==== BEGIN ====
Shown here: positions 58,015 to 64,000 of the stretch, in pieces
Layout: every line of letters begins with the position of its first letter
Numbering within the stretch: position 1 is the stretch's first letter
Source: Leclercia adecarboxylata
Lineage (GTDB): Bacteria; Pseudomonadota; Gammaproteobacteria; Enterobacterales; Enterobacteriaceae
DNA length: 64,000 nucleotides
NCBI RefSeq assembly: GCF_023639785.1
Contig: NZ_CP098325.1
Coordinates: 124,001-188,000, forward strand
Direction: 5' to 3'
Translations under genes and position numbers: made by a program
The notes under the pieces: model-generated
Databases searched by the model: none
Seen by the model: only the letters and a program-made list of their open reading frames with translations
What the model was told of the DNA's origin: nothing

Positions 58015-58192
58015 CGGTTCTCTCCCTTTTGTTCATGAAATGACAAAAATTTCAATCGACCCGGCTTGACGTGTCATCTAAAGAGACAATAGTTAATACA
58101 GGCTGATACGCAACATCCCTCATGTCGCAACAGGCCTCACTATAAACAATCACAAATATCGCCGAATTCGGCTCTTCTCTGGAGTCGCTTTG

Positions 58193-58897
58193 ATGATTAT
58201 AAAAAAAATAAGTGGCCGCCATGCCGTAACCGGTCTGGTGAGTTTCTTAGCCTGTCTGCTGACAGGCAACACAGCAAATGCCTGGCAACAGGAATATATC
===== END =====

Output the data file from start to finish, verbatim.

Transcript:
Shown here: positions 58,015 to 64,000 of the stretch, in pieces
Layout: every line of letters begins with the position of its first letter
Numbering within the stretch: position 1 is the stretch's first letter
Source: Leclercia adecarboxylata
Lineage (GTDB): Bacteria; Pseudomonadota; Gammaproteobacteria; Enterobacterales; Enterobacteriaceae
DNA length: 64,000 nucleotides
NCBI RefSeq assembly: GCF_023639785.1
Contig: NZ_CP098325.1
Coordinates: 124,001-188,000, forward strand
Direction: 5' to 3'
Translations under genes and position numbers: made by a program
The notes under the pieces: model-generated
Databases searched by the model: none
Seen by the model: only the letters and a program-made list of their open reading frames with translations
What the model was told of the DNA's origin: nothing

Positions 58015-58192
58015 CGGTTCTCTCCCTTTTGTTCATGAAATGACAAAAATTTCAATCGACCCGGCTTGACGTGTCATCTAAAGAGACAATAGTTAATACA
58101 GGCTGATACGCAACATCCCTCATGTCGCAACAGGCCTCACTATAAACAATCACAAATATCGCCGAATTCGGCTCTTCTCTGGAGTCGCTTTG

Positions 58193-58897
58193 ATGATTAT
58201 AAAAAAAATAAGTGGCCGCCATGCCGTAACCGGTCTGGTGAGTTTCTTAGCCTGTCTGCTGACAGGCAACACAGCAAATGCCTGGCAACAGGAATATATC